Research led by Oregon Health & Science University suggests current testing methods may be insufficient to pick up genetic mutations introduced through the process of gene editing.
As technologies such as CRISPR gene editing are now widespread and being assessed as ways to treat genetic diseases, it is important to consider and test whether these relatively novel processes could cause unknown harm elsewhere in the genome.
There was widespread condemnation of the Chinese scientist who announced the birth of gene edited babies in 2018, and editing embryos for implantation is currently banned in most places. However, science is advancing rapidly and research to assess the viability of correcting a genetic disorder in an embryo prior to implantation is ongoing.
Preimplantation diagnosis of embryos already occurs when people undergoing IVF treatment want to check whether a potential embryo has a genetic mutation, for example, if they have a genetic disease in the family. Only very small samples can be extracted for testing and require a whole genome amplification (WGA) step to obtain sufficient DNA to use for sequencing.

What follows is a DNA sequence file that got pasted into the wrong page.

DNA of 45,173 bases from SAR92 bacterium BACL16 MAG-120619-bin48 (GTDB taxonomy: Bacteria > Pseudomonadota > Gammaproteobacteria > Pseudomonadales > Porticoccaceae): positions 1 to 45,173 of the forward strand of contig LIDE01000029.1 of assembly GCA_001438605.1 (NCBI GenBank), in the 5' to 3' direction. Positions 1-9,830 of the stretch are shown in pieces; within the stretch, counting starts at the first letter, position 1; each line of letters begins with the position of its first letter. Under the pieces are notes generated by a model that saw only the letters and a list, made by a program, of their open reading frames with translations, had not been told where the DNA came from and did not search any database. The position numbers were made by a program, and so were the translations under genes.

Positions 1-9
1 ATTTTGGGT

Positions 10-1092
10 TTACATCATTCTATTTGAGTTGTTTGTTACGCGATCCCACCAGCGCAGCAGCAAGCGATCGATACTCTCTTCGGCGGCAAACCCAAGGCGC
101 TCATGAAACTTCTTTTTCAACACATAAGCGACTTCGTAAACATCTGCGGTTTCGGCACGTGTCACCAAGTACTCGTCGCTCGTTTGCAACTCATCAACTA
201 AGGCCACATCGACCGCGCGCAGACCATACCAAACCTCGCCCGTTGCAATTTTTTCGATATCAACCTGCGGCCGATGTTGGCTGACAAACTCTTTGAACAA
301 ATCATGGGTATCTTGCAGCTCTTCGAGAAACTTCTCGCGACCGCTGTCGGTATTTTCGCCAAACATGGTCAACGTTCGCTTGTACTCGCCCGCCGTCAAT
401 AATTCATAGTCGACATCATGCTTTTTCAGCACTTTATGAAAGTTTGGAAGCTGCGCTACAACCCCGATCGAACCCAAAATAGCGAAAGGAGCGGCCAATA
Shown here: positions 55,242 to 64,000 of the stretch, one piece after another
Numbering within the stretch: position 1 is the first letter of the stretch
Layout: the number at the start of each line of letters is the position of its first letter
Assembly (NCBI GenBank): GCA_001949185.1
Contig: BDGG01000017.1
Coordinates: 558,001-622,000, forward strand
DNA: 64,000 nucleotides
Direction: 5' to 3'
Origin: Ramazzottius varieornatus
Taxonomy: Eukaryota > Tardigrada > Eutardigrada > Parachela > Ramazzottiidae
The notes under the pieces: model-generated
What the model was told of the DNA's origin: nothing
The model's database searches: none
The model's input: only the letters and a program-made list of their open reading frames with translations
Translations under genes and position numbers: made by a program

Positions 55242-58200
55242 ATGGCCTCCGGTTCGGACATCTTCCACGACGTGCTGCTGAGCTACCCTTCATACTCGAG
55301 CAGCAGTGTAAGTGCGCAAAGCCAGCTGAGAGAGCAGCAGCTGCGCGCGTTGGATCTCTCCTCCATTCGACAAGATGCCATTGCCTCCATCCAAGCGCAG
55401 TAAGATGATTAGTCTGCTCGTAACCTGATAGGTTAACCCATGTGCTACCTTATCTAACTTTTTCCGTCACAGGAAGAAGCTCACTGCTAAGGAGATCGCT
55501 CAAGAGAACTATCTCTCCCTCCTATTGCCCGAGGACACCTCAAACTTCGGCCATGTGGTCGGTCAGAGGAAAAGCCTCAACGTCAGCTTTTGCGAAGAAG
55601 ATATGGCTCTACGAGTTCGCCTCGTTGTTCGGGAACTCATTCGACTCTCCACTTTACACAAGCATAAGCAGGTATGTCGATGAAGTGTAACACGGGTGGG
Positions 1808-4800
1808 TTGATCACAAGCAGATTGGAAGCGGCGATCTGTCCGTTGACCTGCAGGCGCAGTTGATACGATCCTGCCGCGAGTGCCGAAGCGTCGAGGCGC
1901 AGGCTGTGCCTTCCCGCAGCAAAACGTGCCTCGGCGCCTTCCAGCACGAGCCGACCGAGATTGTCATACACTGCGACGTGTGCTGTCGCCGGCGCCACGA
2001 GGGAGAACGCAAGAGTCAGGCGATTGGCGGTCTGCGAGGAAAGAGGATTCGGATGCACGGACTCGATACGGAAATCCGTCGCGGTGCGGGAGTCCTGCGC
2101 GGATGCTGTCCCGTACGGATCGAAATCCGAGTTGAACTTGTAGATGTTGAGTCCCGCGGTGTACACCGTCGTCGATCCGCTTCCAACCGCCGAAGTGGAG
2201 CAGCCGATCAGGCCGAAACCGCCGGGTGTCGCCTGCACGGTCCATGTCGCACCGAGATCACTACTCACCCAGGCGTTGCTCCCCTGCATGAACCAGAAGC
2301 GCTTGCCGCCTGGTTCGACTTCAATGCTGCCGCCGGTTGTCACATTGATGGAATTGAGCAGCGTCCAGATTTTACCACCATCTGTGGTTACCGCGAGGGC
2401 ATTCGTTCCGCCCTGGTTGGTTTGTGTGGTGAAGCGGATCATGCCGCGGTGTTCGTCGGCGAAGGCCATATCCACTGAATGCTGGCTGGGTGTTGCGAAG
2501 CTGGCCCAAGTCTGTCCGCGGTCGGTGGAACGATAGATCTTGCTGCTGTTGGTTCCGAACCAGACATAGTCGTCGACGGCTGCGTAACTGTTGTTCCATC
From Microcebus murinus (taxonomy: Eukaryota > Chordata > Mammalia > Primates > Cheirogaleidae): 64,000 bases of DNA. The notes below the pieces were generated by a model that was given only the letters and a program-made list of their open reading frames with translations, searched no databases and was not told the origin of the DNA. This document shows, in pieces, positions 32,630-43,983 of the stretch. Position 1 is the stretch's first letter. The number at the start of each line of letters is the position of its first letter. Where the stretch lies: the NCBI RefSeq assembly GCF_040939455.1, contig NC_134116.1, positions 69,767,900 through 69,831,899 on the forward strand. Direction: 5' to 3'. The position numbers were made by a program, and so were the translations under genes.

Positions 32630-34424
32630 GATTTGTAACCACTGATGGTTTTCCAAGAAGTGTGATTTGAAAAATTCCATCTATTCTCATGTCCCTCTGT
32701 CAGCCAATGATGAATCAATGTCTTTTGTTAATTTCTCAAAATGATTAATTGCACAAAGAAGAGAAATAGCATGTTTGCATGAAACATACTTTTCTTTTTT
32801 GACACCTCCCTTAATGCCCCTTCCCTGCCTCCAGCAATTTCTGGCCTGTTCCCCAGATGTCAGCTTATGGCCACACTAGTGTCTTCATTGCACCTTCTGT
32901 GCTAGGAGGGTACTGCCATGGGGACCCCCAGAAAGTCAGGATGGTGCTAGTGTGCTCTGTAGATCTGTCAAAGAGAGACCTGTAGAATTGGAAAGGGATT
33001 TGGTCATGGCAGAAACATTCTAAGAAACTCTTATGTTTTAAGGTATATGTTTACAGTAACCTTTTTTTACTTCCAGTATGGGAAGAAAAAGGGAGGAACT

WGA can be problematic as allelic dropouts, defined as false positive deletions or loss of heterozygosity, can occur in up to 30% of the sample and current sequencing and computational methods are not able to solve this issue. Chromosomal integrity is also not conserved and the sample amplifies as small fragments.
As reported in Nature Communications, Shoukhrat Mitalipov, a professor at Oregon Health & Science University, and colleagues carried out a study to assess levels of unintended mutations that could be introduced into implanted embryos.
To do this, they assessed the outcome of corrective gene editing in stable embryonic stem cells (ESCs) derived from genetically edited human embryos. To try and account for the possibility of mosaicism, an outcome seen in mammalian gene edited cells, a minimum of 10 ESC lines were cultured from each embryo.
To test the genetic integrity of the embryos, the researchers compared the standard method using WGA as well as ESC testing as a comparator. Although standard testing suggested more than a quarter of previously heterozygous loci were homozygous after WGA (indicating probable allelic dropouts) the rates were much lower using the ESC testing method.
“The frequency of loss of heterozygosity in embryonic stem cells is lower than in blastomeres, suggesting that allelic dropouts is a common WGA outcome limiting genotyping accuracy in human preimplantation embryos,” write the authors.
“It tells you how little we know about editing the genome, and particularly how cells respond to the DNA damage that CRISPR induces,” said Mitalipov in a press statement. “Gene repair has great potential, but these new results show that we have a lot of work to do.”